In Dancing Through History, Henry crosses Canada's vast physical and ethnic terrain to uncover how its various cultures have evolved through their dances.
Her coast-to-coast journey takes her to Haida Gwaii in British Columbia, where she witnesses the seldom seen animist dances of the islands' First Nation people. In the Arctic, Henry partakes in Inuit drum dancing, kept alive by a new generation of Nunavut youth. And in CapeBreton, she uncovers the ancient "step dance" of the once culturally oppressed Gaels of Nova Scotia.
During her travels, Henry discovers that dance helps to break down barriers and encourage cooperation between people with a history of injustice. Dance, she finds, can provide key insight into what people value most as a culture, which is often more similar than it seems. It is this kind of understanding that goes beyond our divisive histories and gives us compassion for one another.
Unique to this book, Dancing Through History includes first person interviews with First Nations, Métis, and Inuit (Canada's Aboriginal groups) talking about their traditions and the effect colonisation has had on them, all through the lens of dance. Their voices are given ample space to speak for themselves – what is revealed is a beautiful worldview and many lessons to be learned in order to have a healthy planet and tolerant people as we move into the future.
Book Details: This is an adult non-fiction book of Canadian content. The target market is curious travellers and those interested in culture beyond the typical tourist traps. Sales have ranged from junior high schools to retired baby boomers. Interested publishers can make an offer directly on the profile page to buy available rights.
All rights are available worldwide for this title. The author is especially interested in selling non-North American and foreign language rights (print and digital), as well as audio rights worldwide.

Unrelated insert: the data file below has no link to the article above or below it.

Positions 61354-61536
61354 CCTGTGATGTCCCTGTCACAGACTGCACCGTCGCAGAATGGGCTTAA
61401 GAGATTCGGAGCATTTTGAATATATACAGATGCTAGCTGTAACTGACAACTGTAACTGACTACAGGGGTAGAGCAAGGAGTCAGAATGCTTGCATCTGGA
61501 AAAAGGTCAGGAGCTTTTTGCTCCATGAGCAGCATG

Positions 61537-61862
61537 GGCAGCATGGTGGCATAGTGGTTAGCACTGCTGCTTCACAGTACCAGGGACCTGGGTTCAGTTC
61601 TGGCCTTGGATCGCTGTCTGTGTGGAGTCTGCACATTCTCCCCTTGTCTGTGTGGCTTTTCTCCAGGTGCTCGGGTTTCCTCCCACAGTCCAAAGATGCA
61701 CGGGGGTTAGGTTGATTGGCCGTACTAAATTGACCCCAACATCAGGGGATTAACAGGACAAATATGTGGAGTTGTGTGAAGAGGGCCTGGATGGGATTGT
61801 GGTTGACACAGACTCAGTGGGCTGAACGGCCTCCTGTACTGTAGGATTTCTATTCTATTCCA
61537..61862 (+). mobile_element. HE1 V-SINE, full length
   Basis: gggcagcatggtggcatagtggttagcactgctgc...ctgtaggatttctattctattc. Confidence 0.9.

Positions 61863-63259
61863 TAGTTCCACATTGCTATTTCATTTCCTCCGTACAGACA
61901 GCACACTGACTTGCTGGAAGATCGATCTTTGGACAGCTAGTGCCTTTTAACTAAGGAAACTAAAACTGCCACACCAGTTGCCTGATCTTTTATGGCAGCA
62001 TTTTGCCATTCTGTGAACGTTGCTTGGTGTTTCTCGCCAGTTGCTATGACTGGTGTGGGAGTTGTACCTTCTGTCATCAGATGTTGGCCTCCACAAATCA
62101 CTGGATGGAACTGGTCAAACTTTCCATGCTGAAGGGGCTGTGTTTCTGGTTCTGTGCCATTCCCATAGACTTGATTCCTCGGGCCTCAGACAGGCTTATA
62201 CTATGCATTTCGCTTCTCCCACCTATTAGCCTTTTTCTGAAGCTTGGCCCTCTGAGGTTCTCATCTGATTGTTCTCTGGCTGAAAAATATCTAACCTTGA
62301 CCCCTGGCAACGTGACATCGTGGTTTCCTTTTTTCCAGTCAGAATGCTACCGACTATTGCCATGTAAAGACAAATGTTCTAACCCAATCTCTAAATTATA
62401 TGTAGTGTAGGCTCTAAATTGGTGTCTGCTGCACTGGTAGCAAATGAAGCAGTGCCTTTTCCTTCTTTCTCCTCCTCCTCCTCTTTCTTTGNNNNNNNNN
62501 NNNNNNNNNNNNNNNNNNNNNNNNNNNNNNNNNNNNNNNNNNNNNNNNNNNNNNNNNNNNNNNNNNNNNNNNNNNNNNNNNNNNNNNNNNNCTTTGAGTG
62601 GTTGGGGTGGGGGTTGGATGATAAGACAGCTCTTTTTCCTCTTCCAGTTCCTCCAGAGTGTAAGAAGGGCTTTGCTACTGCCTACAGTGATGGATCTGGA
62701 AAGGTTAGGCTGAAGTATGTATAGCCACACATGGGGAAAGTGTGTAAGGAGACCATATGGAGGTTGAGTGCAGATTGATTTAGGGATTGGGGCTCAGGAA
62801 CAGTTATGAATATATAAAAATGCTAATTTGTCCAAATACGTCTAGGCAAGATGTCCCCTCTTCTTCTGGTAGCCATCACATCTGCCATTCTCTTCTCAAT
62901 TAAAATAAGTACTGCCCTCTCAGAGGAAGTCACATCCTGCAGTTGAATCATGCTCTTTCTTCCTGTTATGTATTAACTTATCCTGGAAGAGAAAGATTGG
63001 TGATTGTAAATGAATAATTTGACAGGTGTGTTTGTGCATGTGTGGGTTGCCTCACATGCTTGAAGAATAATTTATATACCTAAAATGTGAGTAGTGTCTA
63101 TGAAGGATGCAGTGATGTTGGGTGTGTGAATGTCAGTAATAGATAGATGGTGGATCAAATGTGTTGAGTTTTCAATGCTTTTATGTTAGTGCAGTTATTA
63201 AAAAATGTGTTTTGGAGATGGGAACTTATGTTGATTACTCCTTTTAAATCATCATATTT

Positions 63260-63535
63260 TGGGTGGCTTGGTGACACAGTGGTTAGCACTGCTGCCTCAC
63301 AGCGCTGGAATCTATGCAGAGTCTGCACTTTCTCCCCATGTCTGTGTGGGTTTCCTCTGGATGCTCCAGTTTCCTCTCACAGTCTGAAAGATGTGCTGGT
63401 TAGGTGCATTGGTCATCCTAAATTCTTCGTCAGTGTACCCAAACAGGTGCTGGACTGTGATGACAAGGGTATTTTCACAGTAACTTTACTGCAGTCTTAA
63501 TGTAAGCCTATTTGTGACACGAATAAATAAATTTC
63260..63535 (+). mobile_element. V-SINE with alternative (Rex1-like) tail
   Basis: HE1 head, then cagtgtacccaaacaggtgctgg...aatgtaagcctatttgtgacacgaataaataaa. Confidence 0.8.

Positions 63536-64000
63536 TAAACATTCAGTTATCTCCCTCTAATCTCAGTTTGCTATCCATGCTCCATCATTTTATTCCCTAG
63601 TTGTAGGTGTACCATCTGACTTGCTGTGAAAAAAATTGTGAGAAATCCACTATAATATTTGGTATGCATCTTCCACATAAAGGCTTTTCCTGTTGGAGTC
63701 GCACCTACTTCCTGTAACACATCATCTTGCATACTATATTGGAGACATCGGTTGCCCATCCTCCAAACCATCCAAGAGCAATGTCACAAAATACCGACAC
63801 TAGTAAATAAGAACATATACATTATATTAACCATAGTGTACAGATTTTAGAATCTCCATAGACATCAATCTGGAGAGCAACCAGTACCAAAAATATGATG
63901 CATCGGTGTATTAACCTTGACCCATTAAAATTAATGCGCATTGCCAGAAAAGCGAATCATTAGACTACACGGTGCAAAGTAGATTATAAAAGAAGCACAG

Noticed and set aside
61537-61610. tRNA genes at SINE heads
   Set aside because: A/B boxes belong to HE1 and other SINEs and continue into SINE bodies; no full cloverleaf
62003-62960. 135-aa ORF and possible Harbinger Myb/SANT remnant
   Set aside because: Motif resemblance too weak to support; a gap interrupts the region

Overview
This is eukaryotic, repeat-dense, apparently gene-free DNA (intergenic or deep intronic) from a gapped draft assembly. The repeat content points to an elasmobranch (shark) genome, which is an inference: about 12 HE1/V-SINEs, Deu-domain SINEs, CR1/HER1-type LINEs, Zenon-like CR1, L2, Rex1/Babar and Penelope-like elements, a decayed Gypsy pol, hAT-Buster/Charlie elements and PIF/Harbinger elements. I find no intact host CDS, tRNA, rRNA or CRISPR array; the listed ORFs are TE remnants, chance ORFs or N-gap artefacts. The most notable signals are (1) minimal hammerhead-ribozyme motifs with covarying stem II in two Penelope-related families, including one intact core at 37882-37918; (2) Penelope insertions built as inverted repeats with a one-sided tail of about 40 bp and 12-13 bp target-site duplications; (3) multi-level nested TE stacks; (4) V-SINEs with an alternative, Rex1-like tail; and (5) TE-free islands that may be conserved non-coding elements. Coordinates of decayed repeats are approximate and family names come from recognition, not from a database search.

This title has been marketed throughout Canada via online and print media, and radio channels.
"Beautiful research." - Shelagh Rogers, CBC Radio One's The Next Chapter
"Anyone interested in dance will love this book." - Robin Esrock, Travel Writer and TV Host (Word Travels on National Geographic Channel, Travel Channel, OLN/City TV), author ofThe Great Canadian Bucket List
"As its title indicates, Dancing Through History looks at how past events have shaped the traditional dances of the country's immigrant and aboriginal groups. In fact, the book reads less like a travelogue than a study of how Canada's diverse communities-in particular First Nations groups-have struggled to retain their cultures in the face of political challenges." - Carolyn Ali, Travel Editor at The Georgia Straight
"If you're a dance lover, Dancing Through History is definitely worth taking a look at. It will teach you more about something you love, but it will also remind you that dance is universal. It crosses boundaries, cultures and ages, and has a way of binding people together in a way that almost nothing else can." - INDUSTRY Dance Magazine
"Dancing Through History is a strong pick for travel and culture collections, highly recommended." - The Midwest Book Review
Lori Henry is a Writer and Anthropologist of Dance based in North Vancouver, Canada. She began dancing since she was two years old, first learning dances from the Polynesian islands (Hawai'i, New Zealand, Samoa, Tonga and the Cook Islands, as well as Fiji) and then studied ballet, tap, jazz, modern, hip hop and contemporary styles.
Dancing Through History was researched over 4 years while Lori was working as a freelance travel writer. She would add on time to trips within Canada in order to research the book on almost no budget. The book has sold over 1,000 copies in Canada for an adult readership and has been used in junior and high school classrooms as a learning tool about Canada's history, as well as a writing tool in English classes.